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April edition of First Thursdays introduces Arts Avenue to Westwood

Community members paint on a canvas as part of the Community Collaboration booth at First Thursdays’ Arts Avenue. (Grace Wilson/Daily Bruin)

By Sierra Benayon-Abraham

April 9, 2023 10:00 p.m.

More than 3,800 Bruins and Westwood community members gathered for an artistic take on the First Thursdays block party to kick off spring quarter.

Live music, interactive community projects, food trucks and immersive art installations turned Broxton Avenue into Arts Avenue for April’s edition of the community-oriented celebration.

Since its launch last year by UCLA and the Westwood Village Improvement Association, the monthly event has had more than 35,000 attendees with support from multiple campus and community partners.

The event amassed its largest crowd to date, said Jessica Wolf, UCLA director of arts communications and marketing.

She added that the event’s goal was to show the broad reach of arts on campus and their importance to UCLA’s community.

“We have students who are studying in our professional schools. We also have students who are artists in other places,” Wolf said. “The arts are an important part of our campus life and an important part of our cultural life.”

The event began at noon with the weekly Westwood Village Farmers Market and featured an upcycling and climate resilience advice booth. The event transformed into the block party at 7 p.m. with opportunities for students and community members to participate in music, poetry and making pop art, along with the event’s other festivities.

The event also included an immersive art installation by media arts alumnus and artist Refik Anadol that commemorates the beauty of the earth and was designed to aid the community’s collective renewal through the power of art after the COVID-19 pandemic.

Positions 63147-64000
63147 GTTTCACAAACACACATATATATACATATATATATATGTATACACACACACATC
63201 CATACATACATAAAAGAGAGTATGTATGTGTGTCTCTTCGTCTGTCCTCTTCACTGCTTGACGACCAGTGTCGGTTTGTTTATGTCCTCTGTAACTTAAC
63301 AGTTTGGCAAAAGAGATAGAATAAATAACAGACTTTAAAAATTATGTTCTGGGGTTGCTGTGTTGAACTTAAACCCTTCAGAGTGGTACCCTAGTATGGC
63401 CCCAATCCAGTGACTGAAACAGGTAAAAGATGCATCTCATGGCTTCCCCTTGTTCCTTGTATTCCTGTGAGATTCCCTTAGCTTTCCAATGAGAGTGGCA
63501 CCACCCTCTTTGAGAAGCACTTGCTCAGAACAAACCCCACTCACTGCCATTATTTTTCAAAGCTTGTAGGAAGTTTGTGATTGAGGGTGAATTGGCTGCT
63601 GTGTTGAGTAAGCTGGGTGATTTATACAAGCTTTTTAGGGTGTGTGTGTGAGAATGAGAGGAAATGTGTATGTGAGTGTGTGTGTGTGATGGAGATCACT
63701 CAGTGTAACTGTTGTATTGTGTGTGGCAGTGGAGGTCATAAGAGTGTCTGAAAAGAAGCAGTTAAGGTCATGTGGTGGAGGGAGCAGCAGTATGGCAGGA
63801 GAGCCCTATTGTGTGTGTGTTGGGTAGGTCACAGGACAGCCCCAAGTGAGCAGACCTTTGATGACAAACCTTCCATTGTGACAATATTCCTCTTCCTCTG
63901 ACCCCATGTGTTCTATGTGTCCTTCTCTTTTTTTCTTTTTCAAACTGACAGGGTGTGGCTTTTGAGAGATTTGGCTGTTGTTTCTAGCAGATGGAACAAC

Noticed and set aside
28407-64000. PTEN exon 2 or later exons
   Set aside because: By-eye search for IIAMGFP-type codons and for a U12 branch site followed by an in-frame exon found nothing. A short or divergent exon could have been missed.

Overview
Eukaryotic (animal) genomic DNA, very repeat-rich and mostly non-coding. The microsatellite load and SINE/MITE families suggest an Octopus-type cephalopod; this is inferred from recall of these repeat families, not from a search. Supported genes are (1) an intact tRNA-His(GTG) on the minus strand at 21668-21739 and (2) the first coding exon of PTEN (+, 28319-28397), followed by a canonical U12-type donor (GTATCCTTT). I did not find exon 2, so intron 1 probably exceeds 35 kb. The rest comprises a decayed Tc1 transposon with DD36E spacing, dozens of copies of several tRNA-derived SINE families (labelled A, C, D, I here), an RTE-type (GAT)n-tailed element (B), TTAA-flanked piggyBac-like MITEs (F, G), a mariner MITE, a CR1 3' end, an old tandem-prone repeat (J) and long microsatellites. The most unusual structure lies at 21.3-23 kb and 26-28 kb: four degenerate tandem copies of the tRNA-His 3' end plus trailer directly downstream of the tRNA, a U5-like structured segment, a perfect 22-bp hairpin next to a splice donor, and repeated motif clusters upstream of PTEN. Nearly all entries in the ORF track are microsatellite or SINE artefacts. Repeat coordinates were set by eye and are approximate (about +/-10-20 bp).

(Sitara Lewis/Daily Bruin)
Icarus Contemporary Dance Company performs in front of Refik Anadol's "Machine Simulations: Nature" at First Thursdays' Art Avenue. (Sitara Lewis/Daily Bruin)

[Related: UCLA hosts art installation at sculpture garden to promote reflection on pandemic]

Students’ artworks were also displayed throughout the event. Raven Vera Adair, a third-year global jazz studies student, said she was thrilled to have her paintings featured in numerous displays on Arts Avenue and to help students participate in making art at the Community Collaboration booth. The booth provided a space for Bruins and community members to come together to create a one-of-a-kind painting.

“I wasn’t expecting this opportunity at all,” Adair said. “It’s great. It’s an honor. I really hope to keep doing this more in and out of UCLA for the rest of my life.”

Other booths included the Hammer Art Lab – hosted by the Hammer Museum – where artists of any skill could create their own artistic collage using pictures from its current installation “Particulates,” which features fundamental elements of sculptures by artist Rita McBride. The Poetry Bureau was another station where custom poems were written for each guest by student poets from Student Committee for the Arts. Wolf said that the inclusion of poetry was to honor the literary arts for national poetry month.